Narrative Theory

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October 23, 2012 10:02 pm

Vagabond Tales: Can Travel Writers Take A Normal Vacation? — Kyle Ellison | Gadling


“The problem for writers, I think, lies in our inquisitive nature. Towns on a map are not simply towns on a map; they are places with histories and stories to tell, and to pass by even a single place without uncovering its story is to commit the greatest form of travel sin. Rest and relaxation be damned, I want to learn about this place. And this one. And that one …

This thirst for not only knowledge, but the ability to compile and share that knowledge is not logistically amenable to a 4,300-mile road trip. The logical reality is that you can’t delve into the story of every single place you pass, and unfortunately, places are going to have to be skipped.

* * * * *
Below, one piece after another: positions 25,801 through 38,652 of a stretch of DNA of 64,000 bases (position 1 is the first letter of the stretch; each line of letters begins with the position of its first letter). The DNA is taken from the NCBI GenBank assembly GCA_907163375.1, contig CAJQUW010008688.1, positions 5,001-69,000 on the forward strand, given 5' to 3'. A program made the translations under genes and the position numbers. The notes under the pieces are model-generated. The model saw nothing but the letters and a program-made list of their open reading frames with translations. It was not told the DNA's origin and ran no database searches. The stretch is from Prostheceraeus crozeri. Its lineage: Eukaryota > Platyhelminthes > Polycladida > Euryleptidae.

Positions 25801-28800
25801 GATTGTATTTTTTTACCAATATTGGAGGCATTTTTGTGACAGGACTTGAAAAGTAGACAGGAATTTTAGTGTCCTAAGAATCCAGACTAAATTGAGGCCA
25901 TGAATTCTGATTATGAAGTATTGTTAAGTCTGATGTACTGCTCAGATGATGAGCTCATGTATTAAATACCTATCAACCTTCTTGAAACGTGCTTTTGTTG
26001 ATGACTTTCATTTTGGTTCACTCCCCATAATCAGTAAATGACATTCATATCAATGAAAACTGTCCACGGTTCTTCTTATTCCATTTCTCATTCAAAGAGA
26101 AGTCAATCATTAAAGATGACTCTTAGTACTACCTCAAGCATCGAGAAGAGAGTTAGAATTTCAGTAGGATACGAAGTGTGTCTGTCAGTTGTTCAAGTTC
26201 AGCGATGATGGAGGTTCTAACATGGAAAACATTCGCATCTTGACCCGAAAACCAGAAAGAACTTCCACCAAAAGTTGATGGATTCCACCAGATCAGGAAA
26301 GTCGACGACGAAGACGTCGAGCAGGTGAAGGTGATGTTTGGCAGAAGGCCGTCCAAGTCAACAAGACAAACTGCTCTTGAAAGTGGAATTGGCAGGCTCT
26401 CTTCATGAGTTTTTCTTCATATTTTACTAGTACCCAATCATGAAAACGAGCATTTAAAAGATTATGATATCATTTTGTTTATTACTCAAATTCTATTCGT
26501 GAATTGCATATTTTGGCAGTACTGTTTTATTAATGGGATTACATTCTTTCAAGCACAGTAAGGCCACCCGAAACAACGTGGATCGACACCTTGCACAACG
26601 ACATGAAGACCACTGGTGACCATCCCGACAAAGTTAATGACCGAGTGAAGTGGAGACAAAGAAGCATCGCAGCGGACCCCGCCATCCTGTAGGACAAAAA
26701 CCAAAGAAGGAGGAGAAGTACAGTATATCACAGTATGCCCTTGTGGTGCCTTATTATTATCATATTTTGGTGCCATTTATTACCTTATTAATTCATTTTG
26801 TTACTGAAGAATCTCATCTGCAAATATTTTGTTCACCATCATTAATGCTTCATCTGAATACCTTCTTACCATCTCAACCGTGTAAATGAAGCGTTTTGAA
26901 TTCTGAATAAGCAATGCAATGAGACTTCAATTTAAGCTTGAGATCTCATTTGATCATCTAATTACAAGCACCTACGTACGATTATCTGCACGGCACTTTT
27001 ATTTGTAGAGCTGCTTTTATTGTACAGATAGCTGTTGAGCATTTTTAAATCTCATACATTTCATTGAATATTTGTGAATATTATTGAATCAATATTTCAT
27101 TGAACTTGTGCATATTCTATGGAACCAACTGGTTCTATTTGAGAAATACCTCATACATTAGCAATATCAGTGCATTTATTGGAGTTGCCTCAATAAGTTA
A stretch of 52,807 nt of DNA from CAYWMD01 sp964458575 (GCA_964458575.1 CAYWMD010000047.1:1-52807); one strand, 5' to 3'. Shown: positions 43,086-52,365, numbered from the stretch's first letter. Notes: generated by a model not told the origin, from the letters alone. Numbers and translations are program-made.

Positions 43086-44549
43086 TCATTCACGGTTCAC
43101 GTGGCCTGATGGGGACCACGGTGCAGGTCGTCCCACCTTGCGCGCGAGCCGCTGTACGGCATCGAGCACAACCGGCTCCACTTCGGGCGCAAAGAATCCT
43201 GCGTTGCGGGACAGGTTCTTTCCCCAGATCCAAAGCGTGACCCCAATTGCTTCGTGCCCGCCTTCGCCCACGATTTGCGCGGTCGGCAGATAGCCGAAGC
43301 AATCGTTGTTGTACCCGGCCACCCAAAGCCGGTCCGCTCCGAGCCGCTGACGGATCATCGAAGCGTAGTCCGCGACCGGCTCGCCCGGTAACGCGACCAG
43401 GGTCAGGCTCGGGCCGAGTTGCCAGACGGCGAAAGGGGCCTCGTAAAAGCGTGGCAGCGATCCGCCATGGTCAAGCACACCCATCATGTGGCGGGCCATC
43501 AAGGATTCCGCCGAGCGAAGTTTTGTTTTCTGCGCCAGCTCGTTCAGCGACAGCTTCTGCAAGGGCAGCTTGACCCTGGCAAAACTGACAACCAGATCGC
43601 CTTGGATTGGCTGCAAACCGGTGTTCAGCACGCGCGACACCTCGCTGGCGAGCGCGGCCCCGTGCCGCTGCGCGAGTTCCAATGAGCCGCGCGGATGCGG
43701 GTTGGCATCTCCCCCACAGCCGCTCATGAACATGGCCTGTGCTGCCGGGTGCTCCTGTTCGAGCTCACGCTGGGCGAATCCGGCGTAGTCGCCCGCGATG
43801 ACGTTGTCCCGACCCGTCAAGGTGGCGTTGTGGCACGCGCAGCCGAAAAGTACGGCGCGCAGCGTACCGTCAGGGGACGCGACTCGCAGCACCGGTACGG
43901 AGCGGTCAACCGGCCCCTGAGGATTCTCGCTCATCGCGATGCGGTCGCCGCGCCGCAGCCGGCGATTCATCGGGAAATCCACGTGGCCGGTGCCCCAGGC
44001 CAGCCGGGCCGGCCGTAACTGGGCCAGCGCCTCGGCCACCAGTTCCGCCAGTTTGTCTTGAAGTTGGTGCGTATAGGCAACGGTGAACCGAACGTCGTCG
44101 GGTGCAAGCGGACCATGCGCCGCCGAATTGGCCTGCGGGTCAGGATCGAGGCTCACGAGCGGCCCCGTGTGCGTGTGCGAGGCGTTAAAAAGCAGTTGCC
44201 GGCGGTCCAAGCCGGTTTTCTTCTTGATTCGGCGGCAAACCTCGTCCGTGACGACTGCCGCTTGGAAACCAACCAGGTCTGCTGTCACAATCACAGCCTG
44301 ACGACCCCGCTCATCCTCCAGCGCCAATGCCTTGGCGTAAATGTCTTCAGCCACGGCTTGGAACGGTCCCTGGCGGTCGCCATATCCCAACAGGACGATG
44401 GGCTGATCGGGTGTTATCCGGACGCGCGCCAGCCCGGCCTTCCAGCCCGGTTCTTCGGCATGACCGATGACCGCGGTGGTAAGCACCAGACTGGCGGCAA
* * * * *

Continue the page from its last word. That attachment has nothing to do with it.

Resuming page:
Which is why it was so painstakingly difficult to make the decision to pass by the 100th anniversary of the Mark Twain Museum in Hannibal, Missouri in favor of making it to the 100th anniversary of the Wyoming State Fair in the ranching outpost of Douglas, Wyoming.

The deciding factor was that one featured a Dierks Bentley concert and the other one didn’t. Bypassing 900 miles of towns and their associated stories (Lincoln, Nebraska: “What It Means To Be A Cornhusker”, Chimney Rock: “Oregon Trail Icons” and Ogallala, Nebraska: “Towns You Can’t Pronounce And Have No Need To Go To”), I eventually wound up at a KOA campground on the outskirts of Douglas en route to a jam-packed country music concert.”
See on gadling.com

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